Skip to main content
ARS Home » Northeast Area » Ithaca, New York » Robert W. Holley Center for Agriculture & Health » Research » Publications at this Location » Publication #179842


item Chiu, Li-wei
item Prior, Ronald
item Wu, Xianli
item Li, Li

Submitted to: American Society of Plant Biologists Annual Meeting
Publication Type: Abstract Only
Publication Acceptance Date: 7/16/2005
Publication Date: 7/16/2005
Citation: Chiu, L., Prior, R.L., Wu, X., Li, L. 2005. Toward identification of the candidate gene controlling anthocyanin accumulation in purple cauliflower (brassica oleracea l. var. botrytis). American Society of Plant Biologists Annual Meeting. P. 628.

Interpretive Summary:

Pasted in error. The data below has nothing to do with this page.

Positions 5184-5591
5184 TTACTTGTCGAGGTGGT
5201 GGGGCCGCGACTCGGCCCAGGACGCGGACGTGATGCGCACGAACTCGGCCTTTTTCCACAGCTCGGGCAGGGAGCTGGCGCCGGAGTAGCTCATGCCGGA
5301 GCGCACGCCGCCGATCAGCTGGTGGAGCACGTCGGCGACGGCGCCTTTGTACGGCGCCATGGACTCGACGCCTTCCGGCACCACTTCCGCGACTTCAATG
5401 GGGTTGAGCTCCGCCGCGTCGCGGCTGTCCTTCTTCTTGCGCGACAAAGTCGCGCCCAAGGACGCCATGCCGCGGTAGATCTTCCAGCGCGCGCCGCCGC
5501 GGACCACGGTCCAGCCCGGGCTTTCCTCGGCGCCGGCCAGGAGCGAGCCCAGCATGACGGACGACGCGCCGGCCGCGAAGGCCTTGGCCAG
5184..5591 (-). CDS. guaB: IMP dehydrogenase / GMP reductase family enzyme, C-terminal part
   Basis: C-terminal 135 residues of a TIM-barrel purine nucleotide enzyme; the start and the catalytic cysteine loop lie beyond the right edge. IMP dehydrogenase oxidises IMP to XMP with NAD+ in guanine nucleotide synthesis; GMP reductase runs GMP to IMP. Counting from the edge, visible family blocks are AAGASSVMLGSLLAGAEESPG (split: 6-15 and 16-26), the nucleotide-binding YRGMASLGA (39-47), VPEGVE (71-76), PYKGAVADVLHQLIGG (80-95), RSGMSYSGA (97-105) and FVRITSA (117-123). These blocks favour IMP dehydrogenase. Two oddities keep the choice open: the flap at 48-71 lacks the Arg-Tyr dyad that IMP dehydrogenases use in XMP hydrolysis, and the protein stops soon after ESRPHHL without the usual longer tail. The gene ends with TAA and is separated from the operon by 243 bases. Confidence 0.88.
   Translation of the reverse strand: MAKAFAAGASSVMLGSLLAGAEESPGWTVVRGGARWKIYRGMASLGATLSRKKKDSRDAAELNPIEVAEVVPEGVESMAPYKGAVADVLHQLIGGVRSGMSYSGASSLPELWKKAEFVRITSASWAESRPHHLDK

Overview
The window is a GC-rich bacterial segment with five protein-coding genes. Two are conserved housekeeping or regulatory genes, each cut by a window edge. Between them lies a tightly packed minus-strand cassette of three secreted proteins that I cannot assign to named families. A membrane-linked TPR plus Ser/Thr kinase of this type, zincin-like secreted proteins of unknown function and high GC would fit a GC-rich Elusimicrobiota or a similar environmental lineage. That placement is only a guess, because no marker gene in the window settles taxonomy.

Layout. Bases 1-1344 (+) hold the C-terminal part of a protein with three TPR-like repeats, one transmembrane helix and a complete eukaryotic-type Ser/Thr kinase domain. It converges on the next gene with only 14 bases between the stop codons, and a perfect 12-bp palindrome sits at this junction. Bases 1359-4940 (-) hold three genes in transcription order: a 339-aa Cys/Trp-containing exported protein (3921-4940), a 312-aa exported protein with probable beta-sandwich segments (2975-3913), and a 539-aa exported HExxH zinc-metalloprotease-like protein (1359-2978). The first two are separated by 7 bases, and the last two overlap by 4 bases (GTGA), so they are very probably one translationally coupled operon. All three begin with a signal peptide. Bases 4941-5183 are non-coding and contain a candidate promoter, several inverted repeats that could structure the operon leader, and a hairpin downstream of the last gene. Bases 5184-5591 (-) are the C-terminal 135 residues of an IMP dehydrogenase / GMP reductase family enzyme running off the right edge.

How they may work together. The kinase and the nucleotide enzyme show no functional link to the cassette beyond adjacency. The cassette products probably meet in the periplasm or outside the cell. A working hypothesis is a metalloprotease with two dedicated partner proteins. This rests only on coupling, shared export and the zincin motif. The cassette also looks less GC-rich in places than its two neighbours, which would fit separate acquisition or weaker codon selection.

Technical Abstract: Anthocyanins are the largest group of water-soluble pigments in the plant kingdom that are responsible for the blue, red, and purple color of many fruits, vegetables, grains, flowers, and leaves. In recent years, numerous studies have suggested that anthocyanins serve as valuable diet antioxidants in reducing the risk of a number of human diseases. To gain a better understanding of the regulation of anthocyanin biosynthesis in plants, we are studying a purple cauliflower mutant that exhibits a distinctive purple coloration in curd and young leaves. Biochemical characterization of the mutant showed that cyanidin-(coumaryl-caffeyl)glucoside-5-(malonyl)glucoside is the predominant anthocyanin identified in the purple curd tissue and it accumulates at a level of approximately 2.5 mg of cyanidin equivalent per gram of fresh weight. Microscopy study of the mutant revealed that the anthocyanins accumulate primarily in the axis cells of curd tissue and in the epidermis of young leaves. Examination of the transcript levels of anthocyanin biosynthetic genes and the related transcription factors by Northern blot analysis indicated that while most of the gene examined showed similar levels of expression, the genes encoding dihydroflavonol reductase and anthocyanin synthase are expressed highly in both curd and leaf tissues of the purple mutant in comparison with wild type cauliflower. Preliminary genetic segregation study of the F2 plants appears to suggest that the purple mutation is controlled by a single semi-dominant gene. Candidate gene mapping using a small mapping population of F2 individuals is being carried out to identify the potential gene that controls anthocyanin accumulation in the purple cauliflower.